One new site that I have started to follow and highly recommend is Ethan Dor-Shav's The Hebrew-Wisdom Dictionary. Some deep thoughts and original insights - I hope to have some posts relating to his work in the future.
I did hope that my latest quiz would tide you over during my break. But I haven't even got one guess! So now that I'm back, you can give it a shot.
One book that I did finish reading during my vacation was the last installment of the Harry Potter series. Not much Hebrew in there, but we do find the killing spell "Avada Kedavra". J.K. Rowling herself believes that it comes from Aramaic:
Does anyone know where avada kedavra came from? It is an ancient spell in Aramaic, and it is the original of abracadabra, which means "let the thing be destroyed". Originally, it was used to cure illness and the "thing" was the illness, but I decided to make it the "thing" as in the person standing in front of me. I take a lot of liberties with things like that. I twist them round and make them mine.While it is difficult to disagree with a talented and successful writer like Rowling, I don't quite buy it. First of all, she doesn't provide a source here. Secondly, it falls into a long list of theories that connect the word abracadabra with Hebrew or Aramaic:
- אברא כדברא - avra k'davra - "I will create as I speak" (which is actually the opposite of Rowling's intent)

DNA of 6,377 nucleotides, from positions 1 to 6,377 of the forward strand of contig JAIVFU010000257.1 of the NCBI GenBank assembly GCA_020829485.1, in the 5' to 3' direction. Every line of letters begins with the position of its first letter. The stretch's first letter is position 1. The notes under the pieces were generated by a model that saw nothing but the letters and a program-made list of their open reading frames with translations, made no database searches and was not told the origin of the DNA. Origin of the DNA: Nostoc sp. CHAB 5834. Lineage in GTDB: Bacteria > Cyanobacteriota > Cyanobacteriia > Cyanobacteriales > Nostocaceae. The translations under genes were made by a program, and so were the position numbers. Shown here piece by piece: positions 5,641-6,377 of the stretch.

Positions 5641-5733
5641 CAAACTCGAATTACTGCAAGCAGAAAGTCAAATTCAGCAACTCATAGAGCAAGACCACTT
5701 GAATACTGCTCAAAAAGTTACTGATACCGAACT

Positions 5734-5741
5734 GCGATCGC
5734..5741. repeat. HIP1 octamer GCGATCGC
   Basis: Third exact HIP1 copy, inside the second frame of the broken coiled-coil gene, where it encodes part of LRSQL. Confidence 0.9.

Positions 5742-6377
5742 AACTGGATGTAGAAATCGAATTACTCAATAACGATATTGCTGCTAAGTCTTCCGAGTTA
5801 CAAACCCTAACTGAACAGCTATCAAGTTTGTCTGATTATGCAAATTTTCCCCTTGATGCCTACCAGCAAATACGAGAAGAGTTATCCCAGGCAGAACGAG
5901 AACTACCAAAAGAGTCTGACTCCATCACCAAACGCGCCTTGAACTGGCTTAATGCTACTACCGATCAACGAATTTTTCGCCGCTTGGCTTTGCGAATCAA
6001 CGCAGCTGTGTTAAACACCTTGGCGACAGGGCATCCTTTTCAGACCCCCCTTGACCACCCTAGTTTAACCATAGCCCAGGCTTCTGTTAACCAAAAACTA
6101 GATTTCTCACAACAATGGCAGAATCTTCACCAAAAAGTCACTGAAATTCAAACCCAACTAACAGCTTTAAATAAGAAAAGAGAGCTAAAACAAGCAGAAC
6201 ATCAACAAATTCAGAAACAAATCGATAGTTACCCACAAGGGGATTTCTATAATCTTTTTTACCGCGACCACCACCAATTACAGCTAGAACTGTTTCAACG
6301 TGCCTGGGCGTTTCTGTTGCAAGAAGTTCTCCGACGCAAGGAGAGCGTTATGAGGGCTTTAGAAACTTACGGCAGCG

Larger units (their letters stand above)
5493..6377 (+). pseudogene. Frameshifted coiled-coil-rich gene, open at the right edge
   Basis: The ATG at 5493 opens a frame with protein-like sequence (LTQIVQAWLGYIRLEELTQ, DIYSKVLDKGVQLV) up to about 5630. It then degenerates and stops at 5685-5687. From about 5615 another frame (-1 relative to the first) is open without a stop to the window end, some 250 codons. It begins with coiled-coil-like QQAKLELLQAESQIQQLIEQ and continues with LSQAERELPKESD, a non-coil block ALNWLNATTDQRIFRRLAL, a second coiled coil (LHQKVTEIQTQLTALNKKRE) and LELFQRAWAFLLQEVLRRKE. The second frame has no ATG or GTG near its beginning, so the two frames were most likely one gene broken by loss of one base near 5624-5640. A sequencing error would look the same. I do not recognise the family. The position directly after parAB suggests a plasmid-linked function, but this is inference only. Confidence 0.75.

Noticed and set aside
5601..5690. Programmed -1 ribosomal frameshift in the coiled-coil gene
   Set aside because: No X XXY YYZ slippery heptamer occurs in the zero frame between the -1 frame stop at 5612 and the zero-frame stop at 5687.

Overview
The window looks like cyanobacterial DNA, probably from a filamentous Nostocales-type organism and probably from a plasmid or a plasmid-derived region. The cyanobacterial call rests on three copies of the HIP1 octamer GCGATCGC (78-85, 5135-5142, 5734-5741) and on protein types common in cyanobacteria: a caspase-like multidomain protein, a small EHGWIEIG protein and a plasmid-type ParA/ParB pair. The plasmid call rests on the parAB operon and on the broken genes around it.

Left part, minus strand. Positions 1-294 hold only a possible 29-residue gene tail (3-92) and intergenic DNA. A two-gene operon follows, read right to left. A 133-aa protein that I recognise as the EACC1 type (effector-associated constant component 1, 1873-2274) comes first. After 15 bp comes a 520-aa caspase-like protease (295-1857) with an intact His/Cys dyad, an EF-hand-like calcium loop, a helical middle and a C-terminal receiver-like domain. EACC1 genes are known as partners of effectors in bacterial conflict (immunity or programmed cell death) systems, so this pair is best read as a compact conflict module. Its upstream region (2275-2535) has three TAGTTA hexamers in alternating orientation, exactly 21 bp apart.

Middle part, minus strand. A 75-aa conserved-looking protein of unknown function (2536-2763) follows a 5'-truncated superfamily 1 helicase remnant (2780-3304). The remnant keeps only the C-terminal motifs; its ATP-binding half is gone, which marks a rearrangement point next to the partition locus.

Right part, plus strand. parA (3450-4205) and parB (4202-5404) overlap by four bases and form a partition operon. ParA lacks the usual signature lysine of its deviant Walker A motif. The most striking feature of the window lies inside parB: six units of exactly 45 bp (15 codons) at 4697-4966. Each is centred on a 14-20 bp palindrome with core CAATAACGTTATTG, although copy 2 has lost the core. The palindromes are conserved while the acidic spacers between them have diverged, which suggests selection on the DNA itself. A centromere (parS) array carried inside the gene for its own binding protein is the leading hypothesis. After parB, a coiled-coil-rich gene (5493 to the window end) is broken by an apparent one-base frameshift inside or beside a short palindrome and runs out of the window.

- עברה כדברא - avra k'davra - "It will pass as I speak"
- אברכה אדברה avarcha adabra - "I will bless, I will speak"
- הברכה ודברה - habracha v'davra - "the blessing (perhaps a euphemism for a curse) and dever -disease"
- אב, בן, רוח הקודש - av, ben, ruach hakodesh - "father, son, holy spirit"
Late Latin, from Greek abracadabra, in which word the letter c (= s) was misread for k. It was originally written as a magical formula on abraxas stones, whence its name.But don't give up Harry Potter fans! I've found two interesting coincidences to keep you going.
First of all, the Encyclopedia Judaica writes about "abracadabra" that:
It first appears in the writings of Severus Sammonicus, a gnostic physician of the 2nd century C.E.And in Klein's Hebrew dictionary, the entry immediately before אברקדברא abracadabra is אברק avrek, which means nothing less than Sirius (the star)!
*Yes, I know that the name was probably Serenus, but we are dealing with fiction here, so I'm sticking with the more interesting option...